Marketing in Technology-Intensive Markets: Toward a Conceptual Framework

George John, Allen M. Weiss, Shantanu Dutta
1999 Journal of Marketing  
Markets in which technology assumes a central role are becoming driving forces of the economy. The authors label these 'lechnology-intensive" (Tl) markets. Despite their importance, however, there is not a clear understanding of the features of a Tl market. Using scientific know-how as the foundational concept, the authors explore the nuances of know-how creation, dissemination, and use to identify eight features of Tl nnarkets. With a series of reputable empirical propositions, they also study
more » ... four marketing decisions, beginning with the most fundamental, that is, the vertical positioning decision (the firm's decision about what it sells). Product design decisions (both platform and modularity), transfer rights decisions (incorporating both price formats and licensing restrictions), and migration decisions (whether and how to move customers through an ongoing stream of technological innovations) round out the set. Although work in marketing and allied fields has improved considerably our understanding of TI domains (e.g.. Capon and Glazer 1987) and large numbers of analytic models have been developed for particular topics such as compatibility and network externalities, empirical evidence is scarce. Thus, it is difficult to sort through these competing views about the nature of marketing decisions in these markets. In short, our current understanding of TI markets is sparse, disparate, and without consensus. These disagreements carry over into the public policy and antitrust arena. The argument is often made that the dynamic business aspects of technology-driven markets render conventional business and strategy analysis useless. However, consider the contrasting view offered by a deputy assistant attorney general: "rapid technological progress hardly implies that antitrust enforcers should sit on the sidelines ... our job is to ensure that incumbent firms do not use their power to block technological progress" (Shapiro 1996) . Our goal is to offer a framework that can motivate empirical research. Scientific know-how is the foundational element of our framework. The sheer intensity of scientific know-how in TI markets endows them with a set of characteristic features. We identify four marketing issues that become salient in these circumstances: vertical positioning decisions, which represent the firm's decision of what it sells; platform positioning decisions; transfer rights decisions; and migration decisions over overlapping generations of technological innovations. We articulate linkages between the features and these marketing decisions as a series of testable propositions that researchers might find useful in conducting empirical work. Know-How and Tl Markets So many different lay meanings are already attached to the word "technology" that an attempt to generate an inclusive definition would only add to the confusion. Instead, we de-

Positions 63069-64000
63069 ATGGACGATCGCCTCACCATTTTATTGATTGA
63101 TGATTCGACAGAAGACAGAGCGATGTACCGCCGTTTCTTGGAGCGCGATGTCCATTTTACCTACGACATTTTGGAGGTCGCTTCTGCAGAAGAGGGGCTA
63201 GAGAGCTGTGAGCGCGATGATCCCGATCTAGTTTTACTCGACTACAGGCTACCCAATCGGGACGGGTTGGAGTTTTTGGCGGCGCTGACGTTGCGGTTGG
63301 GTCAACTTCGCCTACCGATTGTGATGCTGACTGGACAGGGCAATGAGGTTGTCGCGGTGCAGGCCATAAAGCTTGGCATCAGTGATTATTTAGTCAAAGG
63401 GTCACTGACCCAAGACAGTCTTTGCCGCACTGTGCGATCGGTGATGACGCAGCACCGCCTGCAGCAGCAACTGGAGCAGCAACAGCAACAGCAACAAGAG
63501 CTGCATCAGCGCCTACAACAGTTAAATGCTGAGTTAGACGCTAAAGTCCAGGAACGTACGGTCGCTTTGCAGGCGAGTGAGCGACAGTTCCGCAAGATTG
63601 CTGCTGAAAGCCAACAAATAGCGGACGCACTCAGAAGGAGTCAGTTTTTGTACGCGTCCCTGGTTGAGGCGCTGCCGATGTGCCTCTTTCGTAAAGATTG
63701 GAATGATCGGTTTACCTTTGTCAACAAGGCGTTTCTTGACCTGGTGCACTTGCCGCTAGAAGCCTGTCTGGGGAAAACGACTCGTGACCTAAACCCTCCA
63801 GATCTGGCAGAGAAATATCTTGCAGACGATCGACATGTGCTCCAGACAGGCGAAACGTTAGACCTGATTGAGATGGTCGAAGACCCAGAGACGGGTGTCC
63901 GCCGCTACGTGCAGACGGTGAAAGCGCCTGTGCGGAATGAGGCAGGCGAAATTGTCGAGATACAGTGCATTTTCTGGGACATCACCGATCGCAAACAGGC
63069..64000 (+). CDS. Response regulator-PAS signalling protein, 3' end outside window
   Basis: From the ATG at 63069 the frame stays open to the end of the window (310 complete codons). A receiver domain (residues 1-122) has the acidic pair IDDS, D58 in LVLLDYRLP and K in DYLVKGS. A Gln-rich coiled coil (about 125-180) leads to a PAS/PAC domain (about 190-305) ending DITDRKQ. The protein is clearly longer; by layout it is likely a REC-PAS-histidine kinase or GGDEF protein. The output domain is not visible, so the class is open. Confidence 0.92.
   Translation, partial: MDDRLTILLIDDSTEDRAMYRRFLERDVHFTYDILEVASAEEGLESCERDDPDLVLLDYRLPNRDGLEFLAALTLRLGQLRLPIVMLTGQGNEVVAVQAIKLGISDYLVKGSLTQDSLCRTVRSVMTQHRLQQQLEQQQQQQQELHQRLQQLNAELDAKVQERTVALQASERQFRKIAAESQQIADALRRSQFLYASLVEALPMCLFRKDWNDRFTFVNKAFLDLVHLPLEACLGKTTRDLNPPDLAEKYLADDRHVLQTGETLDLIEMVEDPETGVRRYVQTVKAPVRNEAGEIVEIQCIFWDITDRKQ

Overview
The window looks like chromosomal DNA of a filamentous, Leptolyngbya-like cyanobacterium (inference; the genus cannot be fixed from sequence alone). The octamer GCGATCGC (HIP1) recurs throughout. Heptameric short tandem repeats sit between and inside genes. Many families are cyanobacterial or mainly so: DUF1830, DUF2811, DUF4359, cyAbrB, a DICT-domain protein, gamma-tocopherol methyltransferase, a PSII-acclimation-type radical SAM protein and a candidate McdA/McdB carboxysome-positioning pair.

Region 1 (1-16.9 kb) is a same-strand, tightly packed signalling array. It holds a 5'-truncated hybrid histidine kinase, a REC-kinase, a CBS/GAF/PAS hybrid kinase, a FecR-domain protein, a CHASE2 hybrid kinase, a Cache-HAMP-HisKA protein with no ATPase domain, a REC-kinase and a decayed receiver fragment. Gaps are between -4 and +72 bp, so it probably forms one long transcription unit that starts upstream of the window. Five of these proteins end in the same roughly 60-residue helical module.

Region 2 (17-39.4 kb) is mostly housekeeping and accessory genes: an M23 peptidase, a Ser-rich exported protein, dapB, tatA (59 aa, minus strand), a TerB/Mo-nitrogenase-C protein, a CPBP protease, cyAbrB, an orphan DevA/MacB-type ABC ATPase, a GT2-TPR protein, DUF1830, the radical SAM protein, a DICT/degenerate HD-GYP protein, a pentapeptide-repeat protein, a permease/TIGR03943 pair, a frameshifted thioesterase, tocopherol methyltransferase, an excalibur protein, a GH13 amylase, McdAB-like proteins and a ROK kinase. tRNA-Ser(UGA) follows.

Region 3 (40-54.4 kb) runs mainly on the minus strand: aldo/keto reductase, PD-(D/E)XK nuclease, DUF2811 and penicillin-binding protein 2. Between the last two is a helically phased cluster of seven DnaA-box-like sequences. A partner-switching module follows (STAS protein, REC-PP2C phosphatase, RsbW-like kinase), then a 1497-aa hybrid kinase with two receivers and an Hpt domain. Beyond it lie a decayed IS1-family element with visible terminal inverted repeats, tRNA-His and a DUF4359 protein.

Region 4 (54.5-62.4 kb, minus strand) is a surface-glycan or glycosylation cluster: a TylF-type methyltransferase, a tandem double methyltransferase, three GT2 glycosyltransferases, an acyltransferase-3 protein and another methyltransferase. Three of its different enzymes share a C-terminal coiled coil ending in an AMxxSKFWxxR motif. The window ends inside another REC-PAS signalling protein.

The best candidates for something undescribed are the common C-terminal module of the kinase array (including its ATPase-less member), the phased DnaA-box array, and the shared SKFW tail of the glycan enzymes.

doi:10.2307/1252103 fatcat:7xgvzz7l5bednlpkniezktgdom